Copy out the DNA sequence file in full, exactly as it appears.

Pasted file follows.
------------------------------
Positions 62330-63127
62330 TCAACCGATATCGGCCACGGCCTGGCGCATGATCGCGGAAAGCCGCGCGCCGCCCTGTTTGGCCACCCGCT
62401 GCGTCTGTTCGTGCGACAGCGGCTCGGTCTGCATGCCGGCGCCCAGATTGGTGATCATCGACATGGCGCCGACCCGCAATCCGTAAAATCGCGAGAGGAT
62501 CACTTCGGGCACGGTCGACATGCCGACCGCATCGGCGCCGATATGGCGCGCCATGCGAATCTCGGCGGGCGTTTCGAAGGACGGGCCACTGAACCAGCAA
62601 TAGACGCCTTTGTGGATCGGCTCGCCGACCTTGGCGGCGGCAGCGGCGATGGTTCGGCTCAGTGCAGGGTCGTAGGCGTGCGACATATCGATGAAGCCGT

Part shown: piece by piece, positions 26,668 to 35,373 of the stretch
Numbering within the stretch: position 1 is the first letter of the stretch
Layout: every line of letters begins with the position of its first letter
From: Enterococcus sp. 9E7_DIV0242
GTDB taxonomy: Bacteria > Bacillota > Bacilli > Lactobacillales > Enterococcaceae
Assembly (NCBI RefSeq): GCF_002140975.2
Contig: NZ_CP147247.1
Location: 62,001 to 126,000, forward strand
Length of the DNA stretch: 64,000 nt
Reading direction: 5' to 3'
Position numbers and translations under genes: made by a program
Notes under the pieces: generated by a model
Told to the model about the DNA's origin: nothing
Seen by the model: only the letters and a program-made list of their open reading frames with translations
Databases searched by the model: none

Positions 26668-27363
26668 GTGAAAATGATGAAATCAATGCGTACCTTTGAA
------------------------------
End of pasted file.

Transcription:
Positions 62330-63127
62330 TCAACCGATATCGGCCACGGCCTGGCGCATGATCGCGGAAAGCCGCGCGCCGCCCTGTTTGGCCACCCGCT
62401 GCGTCTGTTCGTGCGACAGCGGCTCGGTCTGCATGCCGGCGCCCAGATTGGTGATCATCGACATGGCGCCGACCCGCAATCCGTAAAATCGCGAGAGGAT
62501 CACTTCGGGCACGGTCGACATGCCGACCGCATCGGCGCCGATATGGCGCGCCATGCGAATCTCGGCGGGCGTTTCGAAGGACGGGCCACTGAACCAGCAA
62601 TAGACGCCTTTGTGGATCGGCTCGCCGACCTTGGCGGCGGCAGCGGCGATGGTTCGGCTCAGTGCAGGGTCGTAGGCGTGCGACATATCGATGAAGCCGT

Part shown: piece by piece, positions 26,668 to 35,373 of the stretch
Numbering within the stretch: position 1 is the first letter of the stretch
Layout: every line of letters begins with the position of its first letter
From: Enterococcus sp. 9E7_DIV0242
GTDB taxonomy: Bacteria > Bacillota > Bacilli > Lactobacillales > Enterococcaceae
Assembly (NCBI RefSeq): GCF_002140975.2
Contig: NZ_CP147247.1
Location: 62,001 to 126,000, forward strand
Length of the DNA stretch: 64,000 nt
Reading direction: 5' to 3'
Position numbers and translations under genes: made by a program
Notes under the pieces: generated by a model
Told to the model about the DNA's origin: nothing
Seen by the model: only the letters and a program-made list of their open reading frames with translations
Databases searched by the model: none

Positions 26668-27363
26668 GTGAAAATGATGAAATCAATGCGTACCTTTGAA